Department of Plant Pathology, P.O. Box 6430, Washington State University, Pullman 99164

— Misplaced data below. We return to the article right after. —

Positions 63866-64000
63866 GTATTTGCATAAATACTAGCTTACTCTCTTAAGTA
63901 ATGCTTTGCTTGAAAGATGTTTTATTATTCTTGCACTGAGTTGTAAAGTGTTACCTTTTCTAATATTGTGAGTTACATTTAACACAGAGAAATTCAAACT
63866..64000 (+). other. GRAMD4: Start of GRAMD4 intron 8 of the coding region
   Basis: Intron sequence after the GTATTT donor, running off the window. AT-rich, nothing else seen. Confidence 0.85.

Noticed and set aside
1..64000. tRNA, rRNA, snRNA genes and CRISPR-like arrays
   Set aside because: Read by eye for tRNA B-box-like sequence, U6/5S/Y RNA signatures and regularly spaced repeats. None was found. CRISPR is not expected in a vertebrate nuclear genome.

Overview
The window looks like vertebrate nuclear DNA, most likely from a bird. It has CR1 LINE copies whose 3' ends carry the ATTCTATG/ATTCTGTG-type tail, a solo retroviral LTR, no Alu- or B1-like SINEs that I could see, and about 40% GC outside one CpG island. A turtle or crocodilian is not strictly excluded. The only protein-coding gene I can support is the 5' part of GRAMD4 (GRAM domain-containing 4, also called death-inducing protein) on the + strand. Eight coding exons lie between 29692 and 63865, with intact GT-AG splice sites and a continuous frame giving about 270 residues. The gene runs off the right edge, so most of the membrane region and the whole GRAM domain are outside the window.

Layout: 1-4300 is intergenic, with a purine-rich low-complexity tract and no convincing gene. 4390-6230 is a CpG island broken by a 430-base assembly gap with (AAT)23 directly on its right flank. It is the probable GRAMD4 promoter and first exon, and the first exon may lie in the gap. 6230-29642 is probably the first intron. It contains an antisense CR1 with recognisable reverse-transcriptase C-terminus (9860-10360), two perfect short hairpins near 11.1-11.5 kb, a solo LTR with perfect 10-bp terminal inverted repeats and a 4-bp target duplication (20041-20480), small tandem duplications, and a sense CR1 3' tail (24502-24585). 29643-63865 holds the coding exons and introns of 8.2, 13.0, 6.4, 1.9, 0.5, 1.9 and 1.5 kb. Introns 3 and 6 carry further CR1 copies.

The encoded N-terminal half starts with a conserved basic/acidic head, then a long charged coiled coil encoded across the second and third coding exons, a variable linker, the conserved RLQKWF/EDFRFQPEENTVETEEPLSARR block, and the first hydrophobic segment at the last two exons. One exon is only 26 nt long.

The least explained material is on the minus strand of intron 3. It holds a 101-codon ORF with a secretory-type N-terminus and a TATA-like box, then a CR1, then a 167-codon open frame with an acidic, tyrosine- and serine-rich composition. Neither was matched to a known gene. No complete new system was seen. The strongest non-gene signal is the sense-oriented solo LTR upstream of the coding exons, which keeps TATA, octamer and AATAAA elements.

Plant nonhost disease resistance is characterized by the induction of multiple defense genes. The pea DRR206 gene is induced following inoculation with pathogens and treatment with abiotic agents, and moderately induced by wounding. A deletion series of DRR206 promoter segments was fused with the β-glucuronidase (GUS) reporter gene and transiently transferred to tobacco, potato, and pea. GUS activity revealed that two upstream regions of the DRR206 promoter were particularly important for activation in the three plant species. Putative cis regulatory elements within the DRR206 promoter included a wound/pathogen- inducible box (W/P-box) and a WRKY box (W-box). Gel shift assays with nuclear extracts from treated and untreated tissue with the W/P-box revealed both similar and unique protein-DNA complexes from pea, potato, and tobacco. Tobacco was stably transformed with gene constructs of the DRR206 promoter fused with a DNase elicitor gene from Fusarium solani f. sp. phaseoli, FsphDNase. Pathogenicity tests indicated that the FsphDNase elicitor conferred resistance against Pseudomonas syringae pv. tabaci and Alternaria alternata in tobacco. Transgenic potatoes showed some sensitivity to the FsphDNase gene providing less protection against Phytophthora infestans. Thus, the elicitor-coding gene, FsphDNase, is capable of generating resistance in a heterologous plant system (tobacco) when fused with defined regions of the pea DRR206 promoter.